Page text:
Paris, TX Location

Paris TX location

Great News! Pit to Palace Cleaning is expanding. We are opening a new location in Paris TX in June 2017.


Paris TX is located in Lamar County just below the Red River & Oklahoma Border. The City of Paris is a tourist area with many things to see. The most famous landmark is the Eiffel Tower. It stands 65 feet tall and has a red cowboy hat that hangs off the top. The hat itself is almost 4 feet tall. If you haven’t seen this amazing Eiffel tower in person, you should make a visit. City Population is over 25,000.


About the Operator:

Stephanie Musick is a dedicated wife & mother. Her husband Jerry is a hard working fellow for the City of Paris. Their children attend North Lamar ISD. In their free time, Stephanie and her family enjoy cooking out BBQ and visiting Pat Mayse Lake.


Customer Service Department

Please email customer service for the quickest response time. (24/7 customer care)

Corporate Office location: Burleson, TX

Mailing Address: P.O. Box 694 Burleson, TX 76097

A Quick Guide to Brooms and Dust Mops

Alright witches and wizards, Halloween is over, so if you’re in the market for new brooms for flying around town (or playing Quidditch), look no further. Although, most of the information presented here is more geared toward housekeeping that Snitch catching, take a look at the types of brooms and their uses.

Brooms & Dust mops

The basic indoor broom has bristles, usually synthetic, bunched up, to collect large and fine debris. There are options, like the push broom that are wider to cover more area. And, straw brooms, which are good for the bigger debris. They also may have different types of handles, like wood, plastic or metal, and come in different lengths.

Dust mops are usually covered in cotton or microfiber and are good for collecting dust and debris. Often, the covers can be removed and washed. Dust mops are great on hard wood floors that require gentle but thorough cleaning. They also work well with cleaning solutions.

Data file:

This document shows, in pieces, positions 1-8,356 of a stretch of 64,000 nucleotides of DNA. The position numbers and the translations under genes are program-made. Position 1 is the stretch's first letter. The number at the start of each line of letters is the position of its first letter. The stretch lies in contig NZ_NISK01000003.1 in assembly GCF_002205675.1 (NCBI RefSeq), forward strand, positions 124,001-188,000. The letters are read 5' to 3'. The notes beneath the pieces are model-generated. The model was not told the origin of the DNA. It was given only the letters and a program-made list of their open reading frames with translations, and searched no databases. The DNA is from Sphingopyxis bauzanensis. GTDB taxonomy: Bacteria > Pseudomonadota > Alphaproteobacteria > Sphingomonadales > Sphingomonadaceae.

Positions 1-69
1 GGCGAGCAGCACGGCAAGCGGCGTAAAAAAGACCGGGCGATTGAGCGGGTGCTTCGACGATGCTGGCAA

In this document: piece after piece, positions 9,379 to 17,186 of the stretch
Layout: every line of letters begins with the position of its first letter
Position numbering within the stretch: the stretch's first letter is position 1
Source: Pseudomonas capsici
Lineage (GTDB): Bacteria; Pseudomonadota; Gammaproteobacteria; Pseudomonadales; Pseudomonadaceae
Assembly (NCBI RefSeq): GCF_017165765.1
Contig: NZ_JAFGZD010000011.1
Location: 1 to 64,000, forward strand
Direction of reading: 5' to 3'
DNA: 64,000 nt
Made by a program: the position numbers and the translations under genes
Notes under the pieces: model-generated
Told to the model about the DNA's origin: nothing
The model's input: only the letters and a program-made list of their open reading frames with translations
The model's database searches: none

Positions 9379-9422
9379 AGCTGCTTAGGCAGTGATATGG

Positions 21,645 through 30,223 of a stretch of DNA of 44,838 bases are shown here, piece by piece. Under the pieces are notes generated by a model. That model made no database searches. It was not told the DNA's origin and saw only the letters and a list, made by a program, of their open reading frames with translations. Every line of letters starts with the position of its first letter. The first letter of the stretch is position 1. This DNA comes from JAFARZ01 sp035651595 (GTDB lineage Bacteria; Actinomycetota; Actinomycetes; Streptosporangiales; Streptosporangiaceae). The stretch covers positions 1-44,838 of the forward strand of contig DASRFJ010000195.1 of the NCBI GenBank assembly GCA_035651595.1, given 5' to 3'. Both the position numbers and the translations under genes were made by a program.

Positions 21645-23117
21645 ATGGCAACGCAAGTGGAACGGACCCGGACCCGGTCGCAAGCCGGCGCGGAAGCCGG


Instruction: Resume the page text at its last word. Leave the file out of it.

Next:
Making a Selection

Vinyl Brooms

  • work well indoors, like kitchens and hallways
  • bristles are synthetic and flexible
  • can be angled for tough corners

Push Brooms

  • larger heads cover more areas
  • perfect for garages or for commercial areas
  • may have reversible heads so that the bristles don’t wear in only one direction

Straw Brooms

  • are made with natural, thicker bristles
  • good for bigger debris
  • perfect for outdoor areas like porches and sidewalks

Wet/Dry Brooms

  • can scrub floors after removing large debris
  • can be found for indoor and outdoor usage
  • good for workshops and basements

Cotton Dust Mops

  • can be used with cleaning solutions
  • typically have replaceable pads
  • perfect for hardwood floors

Microfiber Mops

  • will attract more dust than a cotton mop
  • usually have removable covers that can be laundered
  • work well on hardwood and laminate floors, especially on fine debris that is difficult to pick up


Unfortunately, our handy guide doesn’t help you pick a new broom for flying around town, but hopefully it’s helpful for normal muggles who just need to sweep the dust off the floor.


Photo Credit: Hand made broomsticks from the Philippines, via Wikipedia

Ammonia for Household Cleaning

Ammonia, technically named “ammonium hydroxide” is a commonly used household cleaning agent. Most often, you’ll see it as an additional ingredient in glass cleaners. Additionally, it’s often commonly used for jewelry cleaning and disinfectants. Ammonia has helpful purposes, but like many other cleaning supplies, you will need to keep in mind the safety recommendations for it.

The Smell

When ammonia is exposed to air, it becomes a gas with a terrible smell. Most of the household varieties of ammonia are a 5-10 percent concentration solution, making it not too terribly toxic to most adults in most situations. However, it can still burn the mouth, eyes, nose, and irritate the lungs of sensitive individuals or from prolonged exposure to fumes.

Ammonium hydroxide should be kept away from children and pets, and rooms must be well ventilated after using ammonia based cleaning agents. Any remaining solution should be disposed of properly.

It is also advisable to wear gloves when handling ammonium hydroxide to protect your skin, especially if your skin is prone to sensitivity.